Aug 5 1863 Letter to editor suggesting $100 bounty
For the Herald and Torch;
THE DRAFT—A BOUNTY.
Messrs. Editors: —As we are on the eve of another draft for men to fight the battles of our glorious country, and many feel an anxiety as to who are to be the ones to go first, I thought the draft might be avoided by offering a bounty of $100 for every able-bodied three year recruit, and thus allay that anxiety and make those who go do so voluntarily and cheerfully. I can’t see why we should not make an effort. I don’t think any man so grudging as to refuse the volunteer that amount; if there should be, it is a pity he is permitted to enjoy our liberties. But in case some should think it too much, and they are fit for service, they can of course get into service by taking less. It will be a matter of choice with such as to the amount inside of $100. If we make the effort and succeed in getting the money and no men, why then none need to pay, that is all. But there are men, who would gladly accept the opportunity, because if they are drafted there is no escape for them although they are badly prepared to leave their families, without means excepting such as may be saved while soldiering, perhaps never to return.— These are a deserving class, and it is right we should offer others this opportunity. But some may say we won’t get volunteers for that amount. I don’t know why not.
One thing I do know, that the war is nearer its close now than it was last year about this time, and from the recent successes it is reasonable to expect it to close in a year hence, or reduce it to much less dimensions at least. I individually would rather volunteer now for $100 than I would a year ago. I have signed a petition expressing the sense of the voters on the subject—the same reads as follows :— "
“The undersigned subscribers being desirous to avoid the draft by raising the quota assigned Washington County by volunteering, would, as an inducement to the same, ask the County Commissioners, the same as last year, to appropriate the sum of $100 bounty to every able-bodied man volunteering for three years or during the war, before the draft takes place.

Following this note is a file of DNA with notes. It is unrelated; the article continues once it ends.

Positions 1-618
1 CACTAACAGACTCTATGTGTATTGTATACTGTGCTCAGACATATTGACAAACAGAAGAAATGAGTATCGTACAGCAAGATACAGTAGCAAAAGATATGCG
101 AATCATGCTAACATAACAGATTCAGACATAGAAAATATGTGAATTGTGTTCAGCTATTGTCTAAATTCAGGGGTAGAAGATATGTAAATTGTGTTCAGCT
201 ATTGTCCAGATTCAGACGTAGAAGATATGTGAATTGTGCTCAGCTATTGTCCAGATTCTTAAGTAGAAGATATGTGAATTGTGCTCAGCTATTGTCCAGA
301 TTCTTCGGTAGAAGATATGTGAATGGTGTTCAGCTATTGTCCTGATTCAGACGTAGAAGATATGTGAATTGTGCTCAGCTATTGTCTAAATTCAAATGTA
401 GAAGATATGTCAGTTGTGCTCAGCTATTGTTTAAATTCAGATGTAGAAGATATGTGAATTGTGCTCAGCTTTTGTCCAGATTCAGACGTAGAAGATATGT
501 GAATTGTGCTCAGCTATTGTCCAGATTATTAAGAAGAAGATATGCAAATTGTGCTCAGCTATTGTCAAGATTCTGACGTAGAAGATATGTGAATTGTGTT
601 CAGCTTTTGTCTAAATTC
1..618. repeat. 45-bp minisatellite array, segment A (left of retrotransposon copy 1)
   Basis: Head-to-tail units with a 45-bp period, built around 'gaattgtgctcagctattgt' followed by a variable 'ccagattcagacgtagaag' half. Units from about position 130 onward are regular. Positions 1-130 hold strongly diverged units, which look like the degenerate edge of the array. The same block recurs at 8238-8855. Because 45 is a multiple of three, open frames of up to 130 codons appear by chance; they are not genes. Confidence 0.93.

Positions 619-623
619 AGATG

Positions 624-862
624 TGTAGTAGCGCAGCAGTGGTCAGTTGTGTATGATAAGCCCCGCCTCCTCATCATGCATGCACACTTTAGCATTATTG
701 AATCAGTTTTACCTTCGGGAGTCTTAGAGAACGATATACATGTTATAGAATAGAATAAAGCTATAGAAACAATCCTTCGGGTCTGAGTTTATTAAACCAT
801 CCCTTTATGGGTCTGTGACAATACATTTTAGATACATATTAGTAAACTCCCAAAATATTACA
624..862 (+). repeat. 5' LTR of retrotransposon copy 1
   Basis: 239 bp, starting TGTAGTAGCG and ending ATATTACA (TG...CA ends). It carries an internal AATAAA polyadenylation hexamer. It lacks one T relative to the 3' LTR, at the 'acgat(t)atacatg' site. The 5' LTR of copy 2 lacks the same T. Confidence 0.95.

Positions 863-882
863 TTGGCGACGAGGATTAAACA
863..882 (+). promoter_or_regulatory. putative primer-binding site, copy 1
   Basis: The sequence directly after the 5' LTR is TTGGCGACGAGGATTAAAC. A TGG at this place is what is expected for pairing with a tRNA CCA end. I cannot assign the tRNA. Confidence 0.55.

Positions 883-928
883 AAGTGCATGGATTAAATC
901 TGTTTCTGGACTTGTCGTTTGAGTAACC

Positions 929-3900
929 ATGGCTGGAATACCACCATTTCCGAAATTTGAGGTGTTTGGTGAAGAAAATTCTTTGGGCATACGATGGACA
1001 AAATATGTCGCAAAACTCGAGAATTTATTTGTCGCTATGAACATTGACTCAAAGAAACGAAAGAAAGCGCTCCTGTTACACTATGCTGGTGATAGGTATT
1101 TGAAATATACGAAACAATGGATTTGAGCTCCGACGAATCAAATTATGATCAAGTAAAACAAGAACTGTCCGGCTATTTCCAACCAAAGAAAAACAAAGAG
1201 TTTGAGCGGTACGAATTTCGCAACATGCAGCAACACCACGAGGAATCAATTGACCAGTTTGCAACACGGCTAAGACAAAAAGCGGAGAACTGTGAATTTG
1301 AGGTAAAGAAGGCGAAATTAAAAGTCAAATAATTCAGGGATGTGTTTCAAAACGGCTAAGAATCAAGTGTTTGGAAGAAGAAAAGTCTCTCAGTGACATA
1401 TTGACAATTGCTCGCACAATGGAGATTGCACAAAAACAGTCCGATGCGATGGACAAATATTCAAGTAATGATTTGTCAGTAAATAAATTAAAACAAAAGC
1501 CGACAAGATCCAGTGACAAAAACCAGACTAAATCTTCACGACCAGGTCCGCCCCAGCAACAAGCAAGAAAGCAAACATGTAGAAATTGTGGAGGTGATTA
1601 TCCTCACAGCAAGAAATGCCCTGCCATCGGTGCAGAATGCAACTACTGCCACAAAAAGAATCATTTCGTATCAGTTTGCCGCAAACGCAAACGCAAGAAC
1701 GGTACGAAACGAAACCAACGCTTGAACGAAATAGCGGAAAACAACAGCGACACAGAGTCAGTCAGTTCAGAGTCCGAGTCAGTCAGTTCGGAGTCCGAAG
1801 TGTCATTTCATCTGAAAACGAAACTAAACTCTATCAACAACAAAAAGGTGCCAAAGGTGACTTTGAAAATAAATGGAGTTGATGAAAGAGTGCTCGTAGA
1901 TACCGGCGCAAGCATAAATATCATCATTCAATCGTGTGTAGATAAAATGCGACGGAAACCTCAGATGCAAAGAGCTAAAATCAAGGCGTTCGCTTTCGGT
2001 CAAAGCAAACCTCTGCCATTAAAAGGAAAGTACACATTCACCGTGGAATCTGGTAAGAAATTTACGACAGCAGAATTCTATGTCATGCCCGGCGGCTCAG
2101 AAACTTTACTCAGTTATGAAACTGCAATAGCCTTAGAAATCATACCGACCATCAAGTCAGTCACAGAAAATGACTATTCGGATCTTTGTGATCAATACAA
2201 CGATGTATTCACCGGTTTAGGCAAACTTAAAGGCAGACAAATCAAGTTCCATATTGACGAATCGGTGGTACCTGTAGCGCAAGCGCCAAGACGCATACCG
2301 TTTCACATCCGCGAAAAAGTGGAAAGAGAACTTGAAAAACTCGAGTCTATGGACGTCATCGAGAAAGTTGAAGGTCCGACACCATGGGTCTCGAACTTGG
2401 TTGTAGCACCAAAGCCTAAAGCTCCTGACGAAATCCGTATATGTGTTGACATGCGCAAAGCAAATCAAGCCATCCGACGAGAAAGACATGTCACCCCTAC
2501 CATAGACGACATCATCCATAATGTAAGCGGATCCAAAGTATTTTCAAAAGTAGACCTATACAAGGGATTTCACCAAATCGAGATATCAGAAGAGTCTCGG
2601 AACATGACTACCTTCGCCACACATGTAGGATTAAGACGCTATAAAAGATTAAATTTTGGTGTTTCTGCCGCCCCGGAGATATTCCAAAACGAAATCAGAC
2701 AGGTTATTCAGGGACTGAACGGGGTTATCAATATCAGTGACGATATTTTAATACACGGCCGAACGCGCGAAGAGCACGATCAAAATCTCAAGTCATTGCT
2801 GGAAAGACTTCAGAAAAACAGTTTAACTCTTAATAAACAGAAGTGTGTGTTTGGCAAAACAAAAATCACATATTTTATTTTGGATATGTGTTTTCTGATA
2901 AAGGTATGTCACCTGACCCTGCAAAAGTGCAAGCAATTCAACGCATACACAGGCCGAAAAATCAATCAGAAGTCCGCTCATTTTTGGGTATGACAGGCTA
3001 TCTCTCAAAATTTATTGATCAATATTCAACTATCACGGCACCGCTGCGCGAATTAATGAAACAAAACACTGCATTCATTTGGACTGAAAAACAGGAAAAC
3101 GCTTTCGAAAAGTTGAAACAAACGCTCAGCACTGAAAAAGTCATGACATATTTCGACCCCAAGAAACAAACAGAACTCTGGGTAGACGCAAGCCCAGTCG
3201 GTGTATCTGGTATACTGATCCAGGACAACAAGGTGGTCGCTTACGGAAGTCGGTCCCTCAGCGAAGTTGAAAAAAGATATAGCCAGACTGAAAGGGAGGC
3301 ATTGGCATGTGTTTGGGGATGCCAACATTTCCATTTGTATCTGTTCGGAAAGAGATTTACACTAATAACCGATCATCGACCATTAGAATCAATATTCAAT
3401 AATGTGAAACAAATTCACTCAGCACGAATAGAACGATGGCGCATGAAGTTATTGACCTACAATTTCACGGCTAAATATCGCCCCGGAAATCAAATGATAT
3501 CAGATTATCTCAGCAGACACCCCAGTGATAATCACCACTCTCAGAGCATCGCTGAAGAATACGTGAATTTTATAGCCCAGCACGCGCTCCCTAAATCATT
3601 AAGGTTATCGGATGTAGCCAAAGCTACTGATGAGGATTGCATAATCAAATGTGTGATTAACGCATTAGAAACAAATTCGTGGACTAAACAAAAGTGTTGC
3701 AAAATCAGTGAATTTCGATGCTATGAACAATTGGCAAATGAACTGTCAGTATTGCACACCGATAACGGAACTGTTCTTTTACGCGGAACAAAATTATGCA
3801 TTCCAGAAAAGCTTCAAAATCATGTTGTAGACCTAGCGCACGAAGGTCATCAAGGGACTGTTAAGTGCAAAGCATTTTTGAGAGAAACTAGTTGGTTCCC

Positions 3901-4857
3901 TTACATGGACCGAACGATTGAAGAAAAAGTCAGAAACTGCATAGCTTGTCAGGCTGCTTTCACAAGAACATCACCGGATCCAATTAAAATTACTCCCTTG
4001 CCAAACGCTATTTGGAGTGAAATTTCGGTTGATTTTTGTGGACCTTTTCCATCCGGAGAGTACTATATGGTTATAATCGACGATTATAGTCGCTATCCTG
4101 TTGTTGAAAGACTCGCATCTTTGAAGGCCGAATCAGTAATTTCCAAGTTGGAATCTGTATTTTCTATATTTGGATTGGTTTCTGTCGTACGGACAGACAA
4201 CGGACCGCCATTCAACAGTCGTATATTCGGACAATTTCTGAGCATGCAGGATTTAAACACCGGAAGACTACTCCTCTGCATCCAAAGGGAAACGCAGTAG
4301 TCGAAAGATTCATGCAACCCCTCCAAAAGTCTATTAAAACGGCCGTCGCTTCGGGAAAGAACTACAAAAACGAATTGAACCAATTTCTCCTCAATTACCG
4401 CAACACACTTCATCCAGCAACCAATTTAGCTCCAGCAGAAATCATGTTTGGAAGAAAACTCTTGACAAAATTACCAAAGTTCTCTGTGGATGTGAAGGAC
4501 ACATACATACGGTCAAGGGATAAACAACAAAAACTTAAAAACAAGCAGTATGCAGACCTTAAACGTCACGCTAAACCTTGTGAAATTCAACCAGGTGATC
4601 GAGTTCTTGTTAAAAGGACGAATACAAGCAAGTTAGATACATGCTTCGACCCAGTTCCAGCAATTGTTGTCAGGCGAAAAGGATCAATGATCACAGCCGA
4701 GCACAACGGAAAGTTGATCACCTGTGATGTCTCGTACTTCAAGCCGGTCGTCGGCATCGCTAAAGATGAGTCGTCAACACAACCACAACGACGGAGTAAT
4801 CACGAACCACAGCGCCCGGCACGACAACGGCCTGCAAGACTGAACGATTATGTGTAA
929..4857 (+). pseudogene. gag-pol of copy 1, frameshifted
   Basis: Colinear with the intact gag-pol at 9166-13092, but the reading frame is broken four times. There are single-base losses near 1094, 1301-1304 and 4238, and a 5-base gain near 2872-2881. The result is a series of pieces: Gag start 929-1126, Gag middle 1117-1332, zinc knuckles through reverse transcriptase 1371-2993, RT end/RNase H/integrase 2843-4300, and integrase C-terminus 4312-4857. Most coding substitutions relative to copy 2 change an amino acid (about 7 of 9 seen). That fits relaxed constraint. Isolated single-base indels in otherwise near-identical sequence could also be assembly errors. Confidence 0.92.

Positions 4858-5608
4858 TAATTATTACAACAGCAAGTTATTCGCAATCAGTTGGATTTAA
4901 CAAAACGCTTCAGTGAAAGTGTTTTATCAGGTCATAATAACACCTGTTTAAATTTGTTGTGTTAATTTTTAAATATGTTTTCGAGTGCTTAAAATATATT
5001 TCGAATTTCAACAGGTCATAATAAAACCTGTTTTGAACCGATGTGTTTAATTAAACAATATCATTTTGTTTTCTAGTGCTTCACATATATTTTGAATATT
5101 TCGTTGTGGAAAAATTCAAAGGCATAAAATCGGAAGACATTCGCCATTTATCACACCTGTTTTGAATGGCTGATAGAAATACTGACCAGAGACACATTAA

“And as an inducement to the County Commissioners to accede to our request, each of us pledge or promise, individually, upon our sacred honor, to vote for no man who will not use his influence to have said acts legalized by our next Legislature, and to this end we will vote open tickets in the coming election.”
I think it is right that similar petitions should be raised and presented to every man in the county for his signature, in order to get the sense of the voters -for our Commissioners desire to favor the people, and in order to do so, they must know what the people want. In order to obtain signatures each district can call meetings for the purpose at short notice, appoint persons to obtain signatures, and bring them to Hagerstown on Tuesday the 11th inst, to consult together on the subject with the County Commissioners. While the time is short persons can also think whether they are willing to accept the $100 bounty or stand a chance to go without it, because if they lose too much time in making up their minds they may just in a manner lose a $100. I feel certain that a majority of the people don’t begrudge soldiers the amount of $100 bounty, all that is wanted to ask them; and if we thus proceed we can know it for a certainty, and the money can be ready by the 13th of August for several hundred men at I least. Don’t lose an opportunity in this matter, I would say to all interested.
A Friend to the Laboring Man.
Herald of Freedom & Torch Light
Washington County Free Library
Hagerstown (Md.), Newspapers; Maryland, History, Civil War, 1861-1865
Washington County (Md.), 1861-1865